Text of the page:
Mental Health Exemptions to Criminal Responsibility

Between law, medicine, politics and security




criminal responsibility, insanity defence, terrorism, genealogy


Ill mental health is a key category for exempting individuals from criminal responsibility. Even in cases where a defendant has been found to have carried out the act, if mentally ‘ill enough’, the person could either be fully exempt from criminal responsibility and found not guilty – or be partially exempt and receive a reduced or special sentence on mental health grounds. Such outcomes might entail diversion into mental health treatment, sectioning – or release. In determining whether a mental health exemption is warranted in individual cases, ordinary practice is that psychologists or psychiatrists forensically assess the severity and nature of the accused’s impairment or disorder. While this might seem like a straightforward medical-juridical procedure of establishing evidence, this article uses a modified ‘genealogy of the present’ to show how mental health exemptions to criminal responsibility involve significantly more complexity. Looking to Norway and the UK, this article highlights differences in frameworks and implementation, including on matters of burden and nature of proof, and on causality. The article uses as an example the particular category of terrorism-related cases to bring out some of the contingencies involved. By doing so, the article shows the tensions inherent to the principle and practice of mental health exemptions, and its location between law, medicine, politics and security.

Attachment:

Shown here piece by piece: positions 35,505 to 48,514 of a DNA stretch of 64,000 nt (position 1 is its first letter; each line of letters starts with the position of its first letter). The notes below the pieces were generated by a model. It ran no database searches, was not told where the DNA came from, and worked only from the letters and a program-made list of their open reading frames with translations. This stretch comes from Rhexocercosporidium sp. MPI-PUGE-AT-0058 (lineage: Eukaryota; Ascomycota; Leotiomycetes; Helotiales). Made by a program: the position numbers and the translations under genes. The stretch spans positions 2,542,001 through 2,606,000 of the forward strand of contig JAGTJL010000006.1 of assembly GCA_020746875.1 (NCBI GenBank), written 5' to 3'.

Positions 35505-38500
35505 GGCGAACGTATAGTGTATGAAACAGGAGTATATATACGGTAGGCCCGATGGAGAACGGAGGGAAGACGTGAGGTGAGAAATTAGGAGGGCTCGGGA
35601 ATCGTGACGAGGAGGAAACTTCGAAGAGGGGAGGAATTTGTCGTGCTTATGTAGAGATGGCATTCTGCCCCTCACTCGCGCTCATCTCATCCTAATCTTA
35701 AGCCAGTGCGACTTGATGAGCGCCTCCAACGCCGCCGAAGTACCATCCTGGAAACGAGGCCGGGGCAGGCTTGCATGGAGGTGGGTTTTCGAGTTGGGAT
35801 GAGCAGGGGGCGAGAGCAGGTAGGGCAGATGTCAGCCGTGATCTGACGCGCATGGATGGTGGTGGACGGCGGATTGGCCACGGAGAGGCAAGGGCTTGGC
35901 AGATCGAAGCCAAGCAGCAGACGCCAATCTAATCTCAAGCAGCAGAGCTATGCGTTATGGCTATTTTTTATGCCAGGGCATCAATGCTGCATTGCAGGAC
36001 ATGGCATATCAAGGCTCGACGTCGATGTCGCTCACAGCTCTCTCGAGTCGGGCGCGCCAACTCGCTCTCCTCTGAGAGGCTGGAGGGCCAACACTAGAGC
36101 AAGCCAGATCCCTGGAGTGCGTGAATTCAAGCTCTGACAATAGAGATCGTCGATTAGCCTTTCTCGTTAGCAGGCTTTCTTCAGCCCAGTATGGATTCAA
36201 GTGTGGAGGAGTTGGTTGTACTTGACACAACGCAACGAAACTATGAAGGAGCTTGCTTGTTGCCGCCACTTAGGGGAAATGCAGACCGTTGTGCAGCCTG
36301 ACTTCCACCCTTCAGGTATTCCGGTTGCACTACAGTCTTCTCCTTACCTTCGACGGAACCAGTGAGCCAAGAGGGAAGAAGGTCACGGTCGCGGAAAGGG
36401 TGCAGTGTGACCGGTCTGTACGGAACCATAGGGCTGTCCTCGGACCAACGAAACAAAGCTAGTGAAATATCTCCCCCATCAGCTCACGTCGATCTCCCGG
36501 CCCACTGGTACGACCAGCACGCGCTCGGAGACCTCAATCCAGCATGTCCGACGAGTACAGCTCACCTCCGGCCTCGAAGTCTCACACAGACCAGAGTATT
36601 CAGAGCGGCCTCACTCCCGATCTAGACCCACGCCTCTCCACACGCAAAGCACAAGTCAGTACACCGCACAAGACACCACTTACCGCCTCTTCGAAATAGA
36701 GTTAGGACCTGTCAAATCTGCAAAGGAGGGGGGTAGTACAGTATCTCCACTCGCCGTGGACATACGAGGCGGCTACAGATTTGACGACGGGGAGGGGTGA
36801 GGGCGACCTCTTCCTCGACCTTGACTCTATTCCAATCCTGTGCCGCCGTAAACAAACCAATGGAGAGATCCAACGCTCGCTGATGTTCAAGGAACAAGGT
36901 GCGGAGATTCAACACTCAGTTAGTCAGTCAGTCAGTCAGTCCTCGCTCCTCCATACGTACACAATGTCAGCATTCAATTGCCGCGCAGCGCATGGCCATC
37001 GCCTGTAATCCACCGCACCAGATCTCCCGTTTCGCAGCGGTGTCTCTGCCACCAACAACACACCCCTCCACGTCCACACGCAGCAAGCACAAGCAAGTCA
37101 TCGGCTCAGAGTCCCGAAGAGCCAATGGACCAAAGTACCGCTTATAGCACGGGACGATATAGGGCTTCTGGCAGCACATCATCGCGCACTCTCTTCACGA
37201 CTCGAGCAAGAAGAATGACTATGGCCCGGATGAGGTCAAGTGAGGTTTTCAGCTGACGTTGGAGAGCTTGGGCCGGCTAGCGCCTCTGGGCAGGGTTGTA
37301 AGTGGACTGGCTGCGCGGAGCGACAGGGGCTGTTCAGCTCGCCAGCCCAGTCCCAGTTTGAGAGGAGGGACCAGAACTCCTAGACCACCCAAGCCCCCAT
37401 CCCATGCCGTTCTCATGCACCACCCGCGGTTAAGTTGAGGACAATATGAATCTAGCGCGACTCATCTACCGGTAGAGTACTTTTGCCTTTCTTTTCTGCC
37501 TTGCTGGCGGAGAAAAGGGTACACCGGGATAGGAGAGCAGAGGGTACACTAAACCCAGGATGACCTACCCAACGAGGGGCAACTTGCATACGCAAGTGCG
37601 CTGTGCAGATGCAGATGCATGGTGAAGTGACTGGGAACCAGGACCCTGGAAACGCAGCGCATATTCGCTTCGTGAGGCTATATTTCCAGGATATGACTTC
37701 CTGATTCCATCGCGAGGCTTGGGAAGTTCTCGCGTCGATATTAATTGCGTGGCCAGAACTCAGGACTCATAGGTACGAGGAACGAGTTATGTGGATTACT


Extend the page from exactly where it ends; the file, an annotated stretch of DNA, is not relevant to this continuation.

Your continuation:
Funding Acknowledgement
This research was made possible by a STAIRS grant from the Norwegian Institute of International Affairs (NUPI), as well as by funding from C-REX (Centre for Research on Extremism), University of Oslo.


Download data is not yet available.
Two people talking, facing each other